For example, a general counsel at one university had been threatened with obstruction-of-justice charges by police when he tried to conduct an investigation of a rape charge, Ali says. OCR helped the university and the police work up an agreement allowing three to 10 days for police to gather forensic evidence such as DNA before the campus started its investigation. But it also included the provision that the university would offer the alleged victim immediate support.

On the flip side, "we had heard of universities deferring entirely to law enforcement," Ali says. In one case, the alleged perpetrator graduated before the university even began its Title IX investigation.

In addition to the April letter, OCR has been conducting inquiries and compliance reviews, prompted by concerns at specific schools.

OCR reached a settlement with the University of Notre Dame in July, which came about partly because a student at the university's sister school killed herself after she had filed a report accusing a Notre Dame student of sexual assault. The university agreed to better publicize how to report sexual harassment and violence. It also agreed to make clear that it uses a "preponderance of the evidence" standard and would resolve cases within 60 days, except in extraordinary circumstances.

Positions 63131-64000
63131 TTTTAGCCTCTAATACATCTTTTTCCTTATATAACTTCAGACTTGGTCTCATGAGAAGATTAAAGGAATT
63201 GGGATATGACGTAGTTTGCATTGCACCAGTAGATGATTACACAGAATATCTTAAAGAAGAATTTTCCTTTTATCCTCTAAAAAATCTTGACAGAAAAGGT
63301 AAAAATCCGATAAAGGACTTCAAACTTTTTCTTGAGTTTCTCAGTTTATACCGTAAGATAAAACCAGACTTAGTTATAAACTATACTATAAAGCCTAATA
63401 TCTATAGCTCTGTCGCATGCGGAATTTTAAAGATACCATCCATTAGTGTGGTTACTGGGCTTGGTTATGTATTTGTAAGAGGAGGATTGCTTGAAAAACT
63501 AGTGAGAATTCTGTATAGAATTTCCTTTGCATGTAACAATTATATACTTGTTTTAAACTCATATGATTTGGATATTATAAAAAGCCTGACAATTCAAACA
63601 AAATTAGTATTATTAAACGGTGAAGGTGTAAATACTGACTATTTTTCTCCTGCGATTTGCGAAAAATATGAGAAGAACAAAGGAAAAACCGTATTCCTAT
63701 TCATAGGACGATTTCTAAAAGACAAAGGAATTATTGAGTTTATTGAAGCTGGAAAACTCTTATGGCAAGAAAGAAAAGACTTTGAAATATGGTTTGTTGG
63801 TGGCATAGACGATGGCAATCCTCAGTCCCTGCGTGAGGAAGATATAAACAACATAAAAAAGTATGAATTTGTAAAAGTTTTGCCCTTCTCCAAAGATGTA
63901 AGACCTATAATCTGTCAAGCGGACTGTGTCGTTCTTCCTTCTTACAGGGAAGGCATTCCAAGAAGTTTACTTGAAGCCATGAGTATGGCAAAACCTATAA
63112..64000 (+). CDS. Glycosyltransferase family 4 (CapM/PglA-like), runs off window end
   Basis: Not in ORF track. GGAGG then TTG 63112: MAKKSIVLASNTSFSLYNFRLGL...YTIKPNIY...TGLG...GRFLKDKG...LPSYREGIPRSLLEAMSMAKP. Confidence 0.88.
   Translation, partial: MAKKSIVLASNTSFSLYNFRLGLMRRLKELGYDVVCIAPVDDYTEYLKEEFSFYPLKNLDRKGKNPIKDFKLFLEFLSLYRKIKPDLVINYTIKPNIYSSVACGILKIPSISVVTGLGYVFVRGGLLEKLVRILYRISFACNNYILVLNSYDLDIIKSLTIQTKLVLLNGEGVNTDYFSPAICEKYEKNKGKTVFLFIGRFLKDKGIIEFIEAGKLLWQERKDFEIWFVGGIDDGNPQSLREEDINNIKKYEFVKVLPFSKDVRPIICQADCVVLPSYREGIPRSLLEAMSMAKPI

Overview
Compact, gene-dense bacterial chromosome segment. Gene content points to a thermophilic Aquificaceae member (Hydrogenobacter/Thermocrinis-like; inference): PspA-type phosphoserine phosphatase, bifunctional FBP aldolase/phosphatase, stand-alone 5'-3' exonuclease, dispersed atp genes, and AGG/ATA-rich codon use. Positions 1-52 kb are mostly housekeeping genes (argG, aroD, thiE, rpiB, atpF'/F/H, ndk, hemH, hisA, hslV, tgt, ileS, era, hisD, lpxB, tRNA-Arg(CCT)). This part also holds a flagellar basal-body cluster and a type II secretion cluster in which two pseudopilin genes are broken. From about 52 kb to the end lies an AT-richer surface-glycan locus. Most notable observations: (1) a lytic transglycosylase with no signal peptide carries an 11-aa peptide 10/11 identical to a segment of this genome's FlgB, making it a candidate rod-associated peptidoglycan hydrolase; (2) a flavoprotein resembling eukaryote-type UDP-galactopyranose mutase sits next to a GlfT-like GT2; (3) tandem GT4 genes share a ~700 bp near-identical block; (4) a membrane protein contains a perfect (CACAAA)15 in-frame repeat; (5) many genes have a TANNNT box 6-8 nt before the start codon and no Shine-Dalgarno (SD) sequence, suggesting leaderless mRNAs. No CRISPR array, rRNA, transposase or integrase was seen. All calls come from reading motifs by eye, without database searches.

Coming on the heels of the OCR letter, the settlement is "a shot across the bow to every university in the country," reinforcing the need to comply, says Robert B. Smith, an education specialist at LeClairRyan law firm in Boston.

OCR is also conducting compliance reviews related to sexual violence at the entire 64-campus system of the State University of New York, the University of Massachusetts at Amherst, Ohio State University, the University of Virginia, as well as the West Contra Costa Unified School District in California. The reviews are based, in part, on large numbers of reported assaults, concerns that have been raised about procedures and policies, or, in one case, a gang rape, Ali says.

Moreover, Yale University is being investigated based on a complaint to OCR that the college hasn't adequately addressed students' charges of sexual harassment.

Ali says long-term civil rights staffers in her office have commented that they're seeing unprecedented levels of change and a strong desire among colleges to stamp out sexual violence and harassment, but there's a long way to go.

"It really will require a culture shift writ large," she says. "Can the federal government and civil rights laws help? For sure. But I wouldn't suggest that our enforcement is a panacea."